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A wine that deserves its premier grand cru standing

Updated: 2011-12-17 17:14
By Stephen Quinn (China Daily)

Chateau Beau-Sejour Bcot from Bordeaux's right bank in St Emilion was classified as a premier grand cru until 1985 when it was controversially demoted to grand cru status.

The INAO, the French institution that regulates French agricultural products, returned that status in 1996, and since then the wines have continued to receive accolades.

This month Decanter magazine in the United Kingdom published its list of the 50 best-value French wines, based on results from 1,242 wines submitted for panel tastings in the past year. The 2006 and the 2004 vintages of Chateau Beau-Sejour Becot topped that list.

The vineyard has 16.5 hectares made up of 70 per cent merlot, 24 per cent cabernet franc and the rest cabernet sauvignon.

Michel Bcot bought the estate in 1969. Juliette Bcot presented a range of estate wines to a group of wine lovers at the China Club in Hong Kong.

The magnificent setting was an appropriate location for these marvelous creations. David Pedrol, product director for Yesmywine.com (China's leading online wine retailer), organized the evening.

Juliette Bcot said "wine making is about emotion" as much as terroir and climate. She said the vineyard was on limestone that acted as a sponge to retain water for the vines in hot summers. The 1990 vintage was especially hot.

For her, winemaking is analogous to cooking: it is about careful selection of the best ingredients.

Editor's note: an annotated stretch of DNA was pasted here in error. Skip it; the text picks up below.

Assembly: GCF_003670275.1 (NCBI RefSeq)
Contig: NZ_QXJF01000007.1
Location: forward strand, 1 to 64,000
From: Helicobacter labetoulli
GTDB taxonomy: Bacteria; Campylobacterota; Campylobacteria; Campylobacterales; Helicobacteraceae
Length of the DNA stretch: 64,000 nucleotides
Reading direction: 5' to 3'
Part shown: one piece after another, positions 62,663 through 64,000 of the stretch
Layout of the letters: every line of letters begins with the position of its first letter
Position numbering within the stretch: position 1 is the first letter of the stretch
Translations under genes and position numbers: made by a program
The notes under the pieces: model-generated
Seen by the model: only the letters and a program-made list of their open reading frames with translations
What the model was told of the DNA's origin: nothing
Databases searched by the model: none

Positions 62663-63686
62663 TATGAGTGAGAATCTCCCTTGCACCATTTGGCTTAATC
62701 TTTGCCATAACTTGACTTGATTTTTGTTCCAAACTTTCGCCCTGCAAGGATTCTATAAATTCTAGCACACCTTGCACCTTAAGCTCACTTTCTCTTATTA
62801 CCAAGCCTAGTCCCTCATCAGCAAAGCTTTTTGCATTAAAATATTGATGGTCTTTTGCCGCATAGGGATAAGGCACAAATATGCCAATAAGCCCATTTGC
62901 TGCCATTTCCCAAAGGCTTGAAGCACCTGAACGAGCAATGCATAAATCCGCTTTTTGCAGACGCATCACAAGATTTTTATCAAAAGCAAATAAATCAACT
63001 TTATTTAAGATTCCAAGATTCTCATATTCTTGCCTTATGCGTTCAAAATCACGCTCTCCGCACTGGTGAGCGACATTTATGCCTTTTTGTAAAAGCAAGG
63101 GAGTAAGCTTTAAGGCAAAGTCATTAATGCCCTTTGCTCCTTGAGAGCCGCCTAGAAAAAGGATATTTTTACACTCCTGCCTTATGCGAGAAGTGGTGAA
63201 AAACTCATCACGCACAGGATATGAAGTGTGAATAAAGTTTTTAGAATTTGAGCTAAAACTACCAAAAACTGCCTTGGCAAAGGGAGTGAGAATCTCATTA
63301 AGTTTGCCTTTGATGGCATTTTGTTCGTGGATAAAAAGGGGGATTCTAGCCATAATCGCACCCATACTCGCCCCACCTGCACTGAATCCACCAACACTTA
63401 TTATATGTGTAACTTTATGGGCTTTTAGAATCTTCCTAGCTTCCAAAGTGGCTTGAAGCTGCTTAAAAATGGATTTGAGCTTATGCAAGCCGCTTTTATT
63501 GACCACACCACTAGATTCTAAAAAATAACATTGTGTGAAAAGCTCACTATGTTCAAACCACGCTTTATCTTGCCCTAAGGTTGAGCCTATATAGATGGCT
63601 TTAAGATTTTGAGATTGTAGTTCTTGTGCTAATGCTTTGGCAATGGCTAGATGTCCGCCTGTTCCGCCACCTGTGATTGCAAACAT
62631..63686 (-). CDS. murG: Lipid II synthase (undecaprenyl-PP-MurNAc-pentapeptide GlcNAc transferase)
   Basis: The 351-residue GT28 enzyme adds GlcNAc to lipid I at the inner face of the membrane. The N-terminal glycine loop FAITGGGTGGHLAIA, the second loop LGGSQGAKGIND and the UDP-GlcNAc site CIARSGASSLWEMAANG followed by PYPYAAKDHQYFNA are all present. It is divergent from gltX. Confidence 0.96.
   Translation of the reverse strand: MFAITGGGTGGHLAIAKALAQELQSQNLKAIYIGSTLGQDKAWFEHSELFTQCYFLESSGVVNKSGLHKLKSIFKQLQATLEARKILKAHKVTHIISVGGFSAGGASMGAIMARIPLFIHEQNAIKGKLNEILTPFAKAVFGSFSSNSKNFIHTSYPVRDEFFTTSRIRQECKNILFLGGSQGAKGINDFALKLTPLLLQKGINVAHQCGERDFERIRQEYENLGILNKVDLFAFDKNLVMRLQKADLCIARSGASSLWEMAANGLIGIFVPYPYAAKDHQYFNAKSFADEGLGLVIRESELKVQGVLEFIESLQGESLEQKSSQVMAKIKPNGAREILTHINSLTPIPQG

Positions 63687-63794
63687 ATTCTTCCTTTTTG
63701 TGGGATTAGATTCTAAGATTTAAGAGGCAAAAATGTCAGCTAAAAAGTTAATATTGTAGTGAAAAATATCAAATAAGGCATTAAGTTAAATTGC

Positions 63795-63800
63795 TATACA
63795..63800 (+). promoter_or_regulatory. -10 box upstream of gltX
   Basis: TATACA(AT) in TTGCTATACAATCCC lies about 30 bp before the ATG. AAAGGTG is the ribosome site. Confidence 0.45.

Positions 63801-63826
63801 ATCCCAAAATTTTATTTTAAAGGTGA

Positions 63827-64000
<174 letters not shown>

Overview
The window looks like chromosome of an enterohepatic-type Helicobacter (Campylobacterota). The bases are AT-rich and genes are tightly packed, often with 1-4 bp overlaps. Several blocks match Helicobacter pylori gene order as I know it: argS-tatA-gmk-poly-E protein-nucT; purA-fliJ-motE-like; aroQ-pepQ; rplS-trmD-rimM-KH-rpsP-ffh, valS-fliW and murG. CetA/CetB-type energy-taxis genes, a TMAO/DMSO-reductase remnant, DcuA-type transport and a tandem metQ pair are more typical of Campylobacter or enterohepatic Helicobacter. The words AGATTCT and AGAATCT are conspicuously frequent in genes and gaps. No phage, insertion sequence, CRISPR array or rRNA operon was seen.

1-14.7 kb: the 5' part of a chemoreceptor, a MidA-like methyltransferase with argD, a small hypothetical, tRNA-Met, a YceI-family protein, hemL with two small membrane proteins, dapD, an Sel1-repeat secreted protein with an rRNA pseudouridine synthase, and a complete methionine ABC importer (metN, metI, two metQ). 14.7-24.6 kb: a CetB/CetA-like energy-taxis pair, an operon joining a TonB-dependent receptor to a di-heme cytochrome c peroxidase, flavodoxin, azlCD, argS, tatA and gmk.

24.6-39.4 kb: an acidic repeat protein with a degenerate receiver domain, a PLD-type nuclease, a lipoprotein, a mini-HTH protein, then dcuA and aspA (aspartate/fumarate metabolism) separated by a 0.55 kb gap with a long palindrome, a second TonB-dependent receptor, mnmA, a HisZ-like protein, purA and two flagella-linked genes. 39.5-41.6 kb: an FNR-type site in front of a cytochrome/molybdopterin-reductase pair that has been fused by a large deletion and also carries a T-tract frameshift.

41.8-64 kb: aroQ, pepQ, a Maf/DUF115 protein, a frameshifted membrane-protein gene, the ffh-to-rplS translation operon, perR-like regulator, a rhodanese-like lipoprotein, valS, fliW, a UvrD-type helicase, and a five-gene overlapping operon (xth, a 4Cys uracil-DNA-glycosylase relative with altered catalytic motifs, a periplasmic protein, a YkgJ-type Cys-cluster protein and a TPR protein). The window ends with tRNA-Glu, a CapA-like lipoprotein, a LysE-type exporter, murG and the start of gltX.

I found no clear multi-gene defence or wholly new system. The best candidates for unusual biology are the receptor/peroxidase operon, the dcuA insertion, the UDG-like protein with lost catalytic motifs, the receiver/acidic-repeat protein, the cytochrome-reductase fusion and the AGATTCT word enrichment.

"My vineyard is like a garden where I grow the best fruit," she says.

Rather than a vertical tasting, wines from different vintages were paired with Chinese food. The meal began with assorted appetizers such as barbecued pork, presented with the 2007 edition.

The wine has an elegant sweet nose and good length, with hints of caramel and dark berry fruits in the mouth, and chalky tannins. The chalkiness echoes the vineyard's limestone terroir. This wine retails for about $70.

The 1990 and 1999 vintages were served with sauted fillet of garoupa with asparagus, and lightly fried king prawns. I still have reservations about serving red wines, however elegant, with seafood. More on that later.

The 1990 ($200) was soft and refined, with aromas of prunes and tea. This was a wine that changed each time I tasted it, a reflection of the complexity that is a hallmark of great Bordeaux. The tannins had softened yet it still has sufficient structure to be cellared for another half decade.

The 1999 ($100) was a more delicate creature, and I found its chalky and silky tannins clashed with the seafood, though the tannins did cut through the oil of the fried prawns. My tasting notes for the 1999 were sketchy, suggesting it did not impress as much as the 1990.

The 2006 ($85) appeared with sauted beef with cashew nuts and dry chili. For me, beef was appropriate but the chili tended to overwhelm the wine's flavors. The 2006 tasted ripe, sweet and elegant with wondrous length.

My favorite was the 2004 ($83). It was vibrant in the glass with ripe aromas of cassis and blackberries. It attracted me the way one notices an elegantly dressed woman when she enters a room, evoking richness and poise. It was paired with deep-fried crispy chicken, and the wine's acids and tannin worked well with the oiliness of the food.

A group of people around me scored the 2004 and 2006 highest without even knowing the Decanter recommendations. It's nice to be validated.

But it might also have been a reflection of the food-wine pairings. The wines served with red meat and chicken generally tasted better than those served with seafood. Perhaps the adage about red wine with red meat still holds?